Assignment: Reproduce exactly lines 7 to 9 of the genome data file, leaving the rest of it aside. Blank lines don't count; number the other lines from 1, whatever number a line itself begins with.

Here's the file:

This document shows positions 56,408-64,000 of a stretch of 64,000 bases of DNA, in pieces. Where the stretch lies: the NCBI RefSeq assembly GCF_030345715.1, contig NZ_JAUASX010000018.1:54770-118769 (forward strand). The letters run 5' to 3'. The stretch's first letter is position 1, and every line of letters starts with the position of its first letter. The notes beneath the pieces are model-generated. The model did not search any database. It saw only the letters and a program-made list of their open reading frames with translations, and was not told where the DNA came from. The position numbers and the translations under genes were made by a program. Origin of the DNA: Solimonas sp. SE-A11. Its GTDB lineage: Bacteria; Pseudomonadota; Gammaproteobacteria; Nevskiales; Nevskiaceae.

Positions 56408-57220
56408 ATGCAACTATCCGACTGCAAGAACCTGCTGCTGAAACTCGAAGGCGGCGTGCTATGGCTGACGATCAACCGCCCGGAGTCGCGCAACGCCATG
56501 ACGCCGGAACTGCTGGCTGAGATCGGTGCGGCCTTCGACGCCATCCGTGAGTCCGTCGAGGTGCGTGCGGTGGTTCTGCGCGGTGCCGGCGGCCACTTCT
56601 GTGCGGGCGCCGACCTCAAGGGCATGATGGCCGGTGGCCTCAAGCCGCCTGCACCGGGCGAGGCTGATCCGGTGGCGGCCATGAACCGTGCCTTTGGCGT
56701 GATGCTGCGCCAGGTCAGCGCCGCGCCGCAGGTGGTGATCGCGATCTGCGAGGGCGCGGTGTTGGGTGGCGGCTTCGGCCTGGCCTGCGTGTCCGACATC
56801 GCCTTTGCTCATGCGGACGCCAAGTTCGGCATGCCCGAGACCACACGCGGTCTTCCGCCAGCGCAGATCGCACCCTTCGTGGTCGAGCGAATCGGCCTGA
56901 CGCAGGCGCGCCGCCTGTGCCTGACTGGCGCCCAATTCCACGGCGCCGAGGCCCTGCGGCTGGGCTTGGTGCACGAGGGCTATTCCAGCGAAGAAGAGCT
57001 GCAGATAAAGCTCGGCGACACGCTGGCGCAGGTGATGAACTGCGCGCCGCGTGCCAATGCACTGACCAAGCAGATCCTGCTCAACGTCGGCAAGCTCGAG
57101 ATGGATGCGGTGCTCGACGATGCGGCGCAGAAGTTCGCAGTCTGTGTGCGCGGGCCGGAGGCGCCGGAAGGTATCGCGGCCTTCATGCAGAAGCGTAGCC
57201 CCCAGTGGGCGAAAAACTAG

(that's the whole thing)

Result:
56801 GCCTTTGCTCATGCGGACGCCAAGTTCGGCATGCCCGAGACCACACGCGGTCTTCCGCCAGCGCAGATCGCACCCTTCGTGGTCGAGCGAATCGGCCTGA
56901 CGCAGGCGCGCCGCCTGTGCCTGACTGGCGCCCAATTCCACGGCGCCGAGGCCCTGCGGCTGGGCTTGGTGCACGAGGGCTATTCCAGCGAAGAAGAGCT
57001 GCAGATAAAGCTCGGCGACACGCTGGCGCAGGTGATGAACTGCGCGCCGCGTGCCAATGCACTGACCAAGCAGATCCTGCTCAACGTCGGCAAGCTCGAG